Illinois Governor Rod R. Blagojevich is expected to sign into law a controversial dangerous-dog bill recently passed by the state legislature, despite opposition from dog and cat breeders and fanciers who say some portions of the bill may hurt responsible pet owners.
The bill, which is an amendment to the state's current animal control laws, calls for tougher penalties for owners of vicious dogs and requires dangerous animals to be spayed or neutered. The bill also gives counties the authority to require microchips for all dogs and cats and to increase registration requirements for dog and cat owners, breeders, and small rescue groups.
The bill was introduced after two vicious attacks by pit bull-type dogs in a Chicago forest preserve left one woman dead and another seriously injured. The primary sponsors of the bill were state Rep. Angelo Saviano and state Sen. Don Harmon. Several government agencies and animal welfare organizations, including the Cook County State's Attorney's Office, the Illinois State VMA, and American Society for the Prevention of Cruelty to Animals, backed the bill.
For more information about the bill, visit www.avma.org/onlnews/JAVMA/may03/030501e.asp.
Some organizations representing dog and cat breeders and fanciers say that, while they support a crackdown on owners of dangerous dogs, they oppose mandatory microchipping and increased registration requirements because they say these requirements would unfairly burden responsible owners.
DiAnn Plaza, the president and chair of the Illinois Dog Clubs and Breeders Association—a group that represents the legislative interests of dog clubs and breeders—explained, "We realize they have to do something about negligent owners."
Plaza said, however, that mandatory microchipping would create unnecessary expenses and paperwork for pet owners and county animal control agencies.
"The responsible people are already (microchipping their pets)," Plaza said, adding that some owners may avoid taking their pets to the veterinarian if they have privacy concerns about microchipping their pet.
Linda Pollack Mercer, M.D., a former cat breeder whose is active in cat rescue efforts, agreed with Plaza and added that the bill would effect only owned cats and not have any effect on feral cats.
"(Owners) who are responsible are already microchipping and keeping their cats indoors," Dr. Mercer said. "(Responsible owners) would be paying for other peoples irresponsibility."
Proponents of the bill say the microchipping component will not only help officials identify the owners of dangerous animals, but also help reunite lost pets and owners, and reduce animal control costs.
"It's for the benefit of pets and people," said Ledy Vankavage, the Midwest government affairs director for the ASPCA. Vankavage said the groups that worked to refine the bill tried to address concerns about cost and microchip readability.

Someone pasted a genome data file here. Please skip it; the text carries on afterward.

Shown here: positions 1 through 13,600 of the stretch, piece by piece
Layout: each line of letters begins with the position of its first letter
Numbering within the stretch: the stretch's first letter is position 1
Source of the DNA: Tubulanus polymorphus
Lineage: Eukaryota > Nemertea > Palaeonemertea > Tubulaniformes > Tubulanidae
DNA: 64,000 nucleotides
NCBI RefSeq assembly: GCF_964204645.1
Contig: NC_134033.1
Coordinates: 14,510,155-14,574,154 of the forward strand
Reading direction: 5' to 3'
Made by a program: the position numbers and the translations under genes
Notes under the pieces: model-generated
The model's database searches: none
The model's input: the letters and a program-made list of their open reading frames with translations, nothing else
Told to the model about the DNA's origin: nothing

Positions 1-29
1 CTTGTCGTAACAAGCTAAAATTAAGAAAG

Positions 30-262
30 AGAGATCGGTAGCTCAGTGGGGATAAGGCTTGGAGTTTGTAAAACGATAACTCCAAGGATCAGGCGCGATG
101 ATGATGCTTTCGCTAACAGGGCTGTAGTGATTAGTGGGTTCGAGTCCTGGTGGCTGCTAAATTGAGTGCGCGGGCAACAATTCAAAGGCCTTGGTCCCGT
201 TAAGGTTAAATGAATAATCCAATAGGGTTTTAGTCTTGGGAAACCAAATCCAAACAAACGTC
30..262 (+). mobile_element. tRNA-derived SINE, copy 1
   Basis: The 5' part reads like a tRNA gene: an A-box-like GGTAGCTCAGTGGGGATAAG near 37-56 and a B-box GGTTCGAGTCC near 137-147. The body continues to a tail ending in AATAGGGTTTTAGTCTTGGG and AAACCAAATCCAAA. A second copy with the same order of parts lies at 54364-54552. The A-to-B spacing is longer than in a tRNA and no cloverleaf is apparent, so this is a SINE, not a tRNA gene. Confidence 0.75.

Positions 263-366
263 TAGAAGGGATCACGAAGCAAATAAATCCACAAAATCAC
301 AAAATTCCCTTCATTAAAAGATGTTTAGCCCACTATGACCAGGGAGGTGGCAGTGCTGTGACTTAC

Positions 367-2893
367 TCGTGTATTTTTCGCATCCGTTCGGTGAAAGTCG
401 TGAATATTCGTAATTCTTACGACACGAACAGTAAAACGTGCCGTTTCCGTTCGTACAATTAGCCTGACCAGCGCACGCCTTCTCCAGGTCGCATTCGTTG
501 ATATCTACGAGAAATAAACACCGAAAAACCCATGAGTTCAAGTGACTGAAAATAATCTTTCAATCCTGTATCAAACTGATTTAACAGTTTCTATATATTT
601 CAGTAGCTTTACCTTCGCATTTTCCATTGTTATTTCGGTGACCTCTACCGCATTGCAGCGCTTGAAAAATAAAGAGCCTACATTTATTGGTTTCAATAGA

To aid owners who can't afford the full price of microchipping their pet, the bill requires counties that mandate microchipping to provide low-cost microchipping clinics once a month. Also, the bill requires microchips that are readable by universal readers, and requires shelters to scan animals immediately upon arrival.
Dr. Daniel Parmer, the director of Cook County Animal Control, said he supported the bill, though he said he did not know if Cook County Board would use it's new authority to mandate microchipping.
"We're in favor of (microchipping all dogs and cats) because it's good for the animals, animal owners, and animal control," Dr. Parmer said.
Dr. Parmer said it's necessary for the state to toughen its dangerous animal laws, and would like to see more animals—including primates over 12 pounds and dangerous snakes—covered under dangerous animal laws in the future.
The dog and cat breed groups also oppose portions of the law that would require small animal-rescue groups to register with the state and pay a registration fee, dog and cat breeders to pay to register each litter, cat owners to pay to register their cats.
Plaza said the bill would not stop irresponsible owners, who already flout vaccination and registration requirements.
"It's going to be too much of a burden for good people," Plaza said.
Vankavage said the intent of the bill is not to burden owners but to help raise funds for animal control facilities and shelters. "Animal control agencies need money; we're trying to get them money," Vankavage said, explaining that requiring registration fees for cats will create more revenue for agencies that are dealing with both dogs and cats. "In Illinois, dog owners are footing the whole bill."
The cat registration requirement may not have much effect on some counties, such as Cook County where cats are already registered through their rabies vaccinations.